Big storm brewing over Brighton and Hove.

This is where I climbed out of the sewer.

We did a day trip to London on Thursday and walked from London Bridge to St Pauls where we got on an tour bus, then we walked from 221B Baker Street to Marble Arch via Marks and Spencer. Marks and Spencer is bra heaven. It was also cold so I bought a jacket and a scarf. I could not bring myself to buy another beanie and gloves. We did not use the metro but we did see lots of police activity.

We saw the Tower Bridge Open from the Thames.

Next morning there was a bombing at Parsons Green on a metro train. We watched that on the news for a bit but it gets too overwhelming so we turned the tv off and continued with our plans.

We went to the Bluebell Railway in nearby by Sheffield Park. Steam trains! It was an amazing set up. They have a train station, actually they have three and the trust bought up the tracks and restored them. We took a steam train to East Grinstead. We checked out the shed with all the old engines and the museum. We were a bit confused about the time the train left and I heard the whistle and said what’s that? We went outside and saw the train pull away. You should have seen our faces. So we went back to the museum and then had lunch as there was a later train. I now have a book on train history. It’s a very broad overview. The bookstore there had so many books on different lines and trains and well my half price overview book suits me fine.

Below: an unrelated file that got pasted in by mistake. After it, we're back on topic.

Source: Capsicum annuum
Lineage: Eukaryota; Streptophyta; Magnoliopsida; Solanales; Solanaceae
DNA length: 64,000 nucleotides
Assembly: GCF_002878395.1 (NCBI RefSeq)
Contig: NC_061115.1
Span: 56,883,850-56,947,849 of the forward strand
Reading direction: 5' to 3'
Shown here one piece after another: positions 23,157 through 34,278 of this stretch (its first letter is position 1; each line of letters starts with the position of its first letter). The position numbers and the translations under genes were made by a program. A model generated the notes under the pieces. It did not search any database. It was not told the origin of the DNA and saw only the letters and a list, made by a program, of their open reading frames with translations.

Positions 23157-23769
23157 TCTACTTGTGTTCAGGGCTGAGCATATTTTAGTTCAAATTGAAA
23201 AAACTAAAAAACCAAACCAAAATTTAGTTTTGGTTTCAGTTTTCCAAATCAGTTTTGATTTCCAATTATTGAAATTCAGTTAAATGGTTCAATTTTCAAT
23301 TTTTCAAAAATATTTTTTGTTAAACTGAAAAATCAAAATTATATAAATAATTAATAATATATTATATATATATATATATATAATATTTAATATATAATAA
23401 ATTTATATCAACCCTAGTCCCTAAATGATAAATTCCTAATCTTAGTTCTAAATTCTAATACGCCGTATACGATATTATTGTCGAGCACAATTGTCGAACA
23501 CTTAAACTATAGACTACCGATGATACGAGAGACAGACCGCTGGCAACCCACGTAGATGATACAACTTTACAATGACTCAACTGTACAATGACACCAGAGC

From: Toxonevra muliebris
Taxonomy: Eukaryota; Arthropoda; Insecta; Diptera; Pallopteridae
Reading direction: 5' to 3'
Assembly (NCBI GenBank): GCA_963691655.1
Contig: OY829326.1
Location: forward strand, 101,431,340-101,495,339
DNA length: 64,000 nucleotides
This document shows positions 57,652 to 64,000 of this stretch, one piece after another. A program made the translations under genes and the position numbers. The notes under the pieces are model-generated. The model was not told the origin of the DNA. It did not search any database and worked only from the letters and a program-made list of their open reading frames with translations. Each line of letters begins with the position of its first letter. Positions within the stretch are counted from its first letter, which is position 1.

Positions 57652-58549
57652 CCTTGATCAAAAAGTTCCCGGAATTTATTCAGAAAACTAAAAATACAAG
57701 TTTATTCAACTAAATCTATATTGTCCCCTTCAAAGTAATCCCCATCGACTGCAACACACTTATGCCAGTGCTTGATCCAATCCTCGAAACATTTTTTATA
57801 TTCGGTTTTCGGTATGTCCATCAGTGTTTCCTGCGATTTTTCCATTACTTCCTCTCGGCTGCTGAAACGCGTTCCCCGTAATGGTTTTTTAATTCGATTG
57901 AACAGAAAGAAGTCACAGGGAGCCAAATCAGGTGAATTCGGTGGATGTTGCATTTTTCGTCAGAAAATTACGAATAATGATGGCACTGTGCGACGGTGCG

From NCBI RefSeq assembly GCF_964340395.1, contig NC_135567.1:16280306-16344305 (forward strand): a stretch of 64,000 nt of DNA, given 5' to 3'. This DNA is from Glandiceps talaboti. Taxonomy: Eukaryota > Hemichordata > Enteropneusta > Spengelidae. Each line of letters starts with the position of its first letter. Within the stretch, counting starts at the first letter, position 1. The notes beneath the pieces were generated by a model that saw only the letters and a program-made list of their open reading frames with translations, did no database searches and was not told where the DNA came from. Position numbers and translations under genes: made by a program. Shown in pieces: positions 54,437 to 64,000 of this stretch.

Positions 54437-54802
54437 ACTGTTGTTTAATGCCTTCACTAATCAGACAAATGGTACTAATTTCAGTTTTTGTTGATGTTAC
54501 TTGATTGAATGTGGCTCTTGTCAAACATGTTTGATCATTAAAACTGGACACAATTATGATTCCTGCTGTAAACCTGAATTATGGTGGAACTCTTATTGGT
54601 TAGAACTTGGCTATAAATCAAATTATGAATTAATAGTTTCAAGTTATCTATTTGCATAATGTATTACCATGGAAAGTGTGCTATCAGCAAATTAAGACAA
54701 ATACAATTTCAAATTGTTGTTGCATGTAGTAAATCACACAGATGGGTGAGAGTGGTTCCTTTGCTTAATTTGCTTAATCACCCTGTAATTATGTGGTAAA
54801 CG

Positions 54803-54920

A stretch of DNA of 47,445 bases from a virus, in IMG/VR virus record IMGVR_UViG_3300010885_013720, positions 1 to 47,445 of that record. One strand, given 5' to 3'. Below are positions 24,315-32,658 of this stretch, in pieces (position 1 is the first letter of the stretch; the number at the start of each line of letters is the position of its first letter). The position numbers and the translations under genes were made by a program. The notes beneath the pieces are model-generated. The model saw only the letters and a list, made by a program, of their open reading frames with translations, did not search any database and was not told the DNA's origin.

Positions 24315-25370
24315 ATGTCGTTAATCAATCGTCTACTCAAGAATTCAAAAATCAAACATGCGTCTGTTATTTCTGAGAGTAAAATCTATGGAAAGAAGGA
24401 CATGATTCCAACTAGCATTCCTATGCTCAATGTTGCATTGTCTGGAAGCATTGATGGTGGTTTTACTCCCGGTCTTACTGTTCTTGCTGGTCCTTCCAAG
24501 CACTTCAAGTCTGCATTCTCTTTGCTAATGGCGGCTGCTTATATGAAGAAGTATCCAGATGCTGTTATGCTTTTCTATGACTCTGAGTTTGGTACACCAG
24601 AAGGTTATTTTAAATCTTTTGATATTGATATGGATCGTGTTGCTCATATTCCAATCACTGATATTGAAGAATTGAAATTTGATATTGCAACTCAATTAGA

These are some photos from the Bluebell train day. Today we are off to Eastbourne and an art exhibition and probably a nice lunch. Tomorrow I meet a long lost, newly found half cousin and we are heading into Brighton.